By Erin Sukhu, MD; Casey Sams, MD; Jennifer KE Whitham, MD, MSCR
The patient is a 2-year-old ex-term male with normal growth, development, activity, and appetite, initially presenting to the Cardiac Clinic for evaluation of a murmur. The murmur was noted at his 9-month well child check and had persisted. He had intermittent stridor and difficulties swallowing certain textures, but there were no other medical concerns or problems according to the family. In clinic, a Grade IIIII/VI systolic ejection murmur was noted at the apex and the left sternal border, along with diminished lower extremity pulses and a blood pressure exceeding the 99th percentile for age, sex, and height. There were no other abnormalities on exam, and no difference between upper and lower extremity blood pressures.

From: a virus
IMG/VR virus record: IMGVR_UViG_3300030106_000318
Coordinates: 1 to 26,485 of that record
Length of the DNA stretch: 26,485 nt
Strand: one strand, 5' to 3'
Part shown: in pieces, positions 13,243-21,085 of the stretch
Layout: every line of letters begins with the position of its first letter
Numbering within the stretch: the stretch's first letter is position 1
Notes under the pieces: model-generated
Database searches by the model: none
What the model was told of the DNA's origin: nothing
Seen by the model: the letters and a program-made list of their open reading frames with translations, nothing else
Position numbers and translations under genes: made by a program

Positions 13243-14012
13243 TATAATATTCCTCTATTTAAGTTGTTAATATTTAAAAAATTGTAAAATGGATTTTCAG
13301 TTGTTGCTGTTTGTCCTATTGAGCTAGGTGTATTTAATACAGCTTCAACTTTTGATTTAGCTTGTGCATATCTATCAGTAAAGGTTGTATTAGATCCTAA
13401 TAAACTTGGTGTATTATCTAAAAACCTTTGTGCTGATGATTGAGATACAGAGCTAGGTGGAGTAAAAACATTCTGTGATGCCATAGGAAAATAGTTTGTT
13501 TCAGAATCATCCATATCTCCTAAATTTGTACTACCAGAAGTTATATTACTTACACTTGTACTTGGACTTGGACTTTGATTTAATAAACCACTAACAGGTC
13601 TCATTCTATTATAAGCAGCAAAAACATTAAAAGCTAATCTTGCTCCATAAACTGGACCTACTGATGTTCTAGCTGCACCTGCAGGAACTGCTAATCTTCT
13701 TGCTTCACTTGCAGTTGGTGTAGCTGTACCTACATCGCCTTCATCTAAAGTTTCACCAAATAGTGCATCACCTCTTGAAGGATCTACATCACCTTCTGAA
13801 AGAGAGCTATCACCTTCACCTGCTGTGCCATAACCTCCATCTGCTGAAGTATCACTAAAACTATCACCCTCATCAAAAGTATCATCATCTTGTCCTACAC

To read the full article, please go to the September 2017 Issue of CCT, where it was originally published.